Your Need for Tidiness Does Not Make You ‘So OCD,’ Psychiatrists Gently Remind

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A gentle reminder: Your habit of keeping your desk neat does not make you “so OCD.” In a recent Reddit AMA, a team of psychiatrists at Columbia University Medical Center who study obsessive-compulsive disorder answered questions about the mental disorder, and a theme soon emerged: A lot of people have some pretty warped perceptions of what the psychiatric disorder really is. Here are some of the highlights from that chat. (Quick note: The entire team — 11 in total — participated and answered in collective statements, which is why I won’t be referring to specific psychiatrists here.)

On the one hand, the casual usage of the term OCD suggests that people are becoming more familiar with its existence. In a way, this is a good thing. “In some ways, media portrayal of OCD has increased awareness of this disorder and its prevalence,” they wrote. “It has helped to normalize it and reduce stigma associated with having it. In other ways, it has portrayed it inaccurately and has led to the public misconception of OCD.” When asked to name examples of positive, responsible portrayals of OCD in television or movies, the psychiatrists could only come up with one: the A&E show Obsessed, which “did an excellent job demonstrating different ways that this disorder presents itself and the treatment that is most recommended for it.”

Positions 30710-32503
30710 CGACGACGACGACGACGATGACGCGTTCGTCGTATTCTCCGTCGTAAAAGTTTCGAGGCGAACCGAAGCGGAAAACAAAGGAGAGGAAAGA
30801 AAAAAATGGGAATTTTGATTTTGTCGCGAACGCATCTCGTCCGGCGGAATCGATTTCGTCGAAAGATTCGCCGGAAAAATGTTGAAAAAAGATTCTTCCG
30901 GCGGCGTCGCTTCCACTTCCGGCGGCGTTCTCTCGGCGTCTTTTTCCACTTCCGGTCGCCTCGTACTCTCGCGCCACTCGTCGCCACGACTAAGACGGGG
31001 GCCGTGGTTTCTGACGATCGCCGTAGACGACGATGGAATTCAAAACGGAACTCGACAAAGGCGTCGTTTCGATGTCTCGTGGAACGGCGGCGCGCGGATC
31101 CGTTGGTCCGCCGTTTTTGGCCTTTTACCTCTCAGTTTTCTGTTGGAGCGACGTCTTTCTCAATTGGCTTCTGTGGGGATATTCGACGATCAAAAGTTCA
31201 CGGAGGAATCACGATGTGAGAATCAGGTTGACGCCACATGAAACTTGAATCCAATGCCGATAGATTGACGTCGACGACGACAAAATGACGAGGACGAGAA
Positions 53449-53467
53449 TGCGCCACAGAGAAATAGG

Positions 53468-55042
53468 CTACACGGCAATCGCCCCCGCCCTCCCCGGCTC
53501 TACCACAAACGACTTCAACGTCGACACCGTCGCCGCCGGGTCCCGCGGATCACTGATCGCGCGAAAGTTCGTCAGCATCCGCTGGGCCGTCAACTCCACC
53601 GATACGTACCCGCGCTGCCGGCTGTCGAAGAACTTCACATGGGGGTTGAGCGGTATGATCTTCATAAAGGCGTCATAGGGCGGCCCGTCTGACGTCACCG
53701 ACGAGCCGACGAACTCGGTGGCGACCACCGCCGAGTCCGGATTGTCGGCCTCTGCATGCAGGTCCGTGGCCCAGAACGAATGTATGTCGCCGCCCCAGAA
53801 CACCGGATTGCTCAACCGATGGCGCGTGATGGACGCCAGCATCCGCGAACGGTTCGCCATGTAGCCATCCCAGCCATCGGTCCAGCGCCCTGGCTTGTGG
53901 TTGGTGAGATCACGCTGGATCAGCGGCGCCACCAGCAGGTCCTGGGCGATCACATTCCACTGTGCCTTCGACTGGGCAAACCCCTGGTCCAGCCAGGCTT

As an article in The Atlantic pointed out last year, in its colloquial usage the term OCD has become synonymous with terms that signify positive quirks, usually things like “tidy” or “orderly.” But OCD is about (much) more than tidying up; it’s a malfunction of brain circuitry that can result in a variety of symptoms, and this rather glib characterization ignores the destructive toll that the disorder can take on a person’s life. It trivializes mental health, an issue too many fail to take seriously already.

The Columbia psychiatrists further write:

OCD is when you have obsessions and compulsions that last more than an hour a day, cause you significant distress, and interfere with your daily functioning. … Compulsions are behaviors or mental acts that someone does over and over again to try to reduce the distress/anxiety caused by obsessions. Compulsions are not just behaviors. They can be something that someone does over and over again in their head all day long. For example, people can mentally review events over and over, or count to certain numbers or repeat certain words in their head over and … over.

“[T]he word disorder is there for a reason,” the researchers continue, and, really, there are so many more inventive ways to humble-brag, anyway.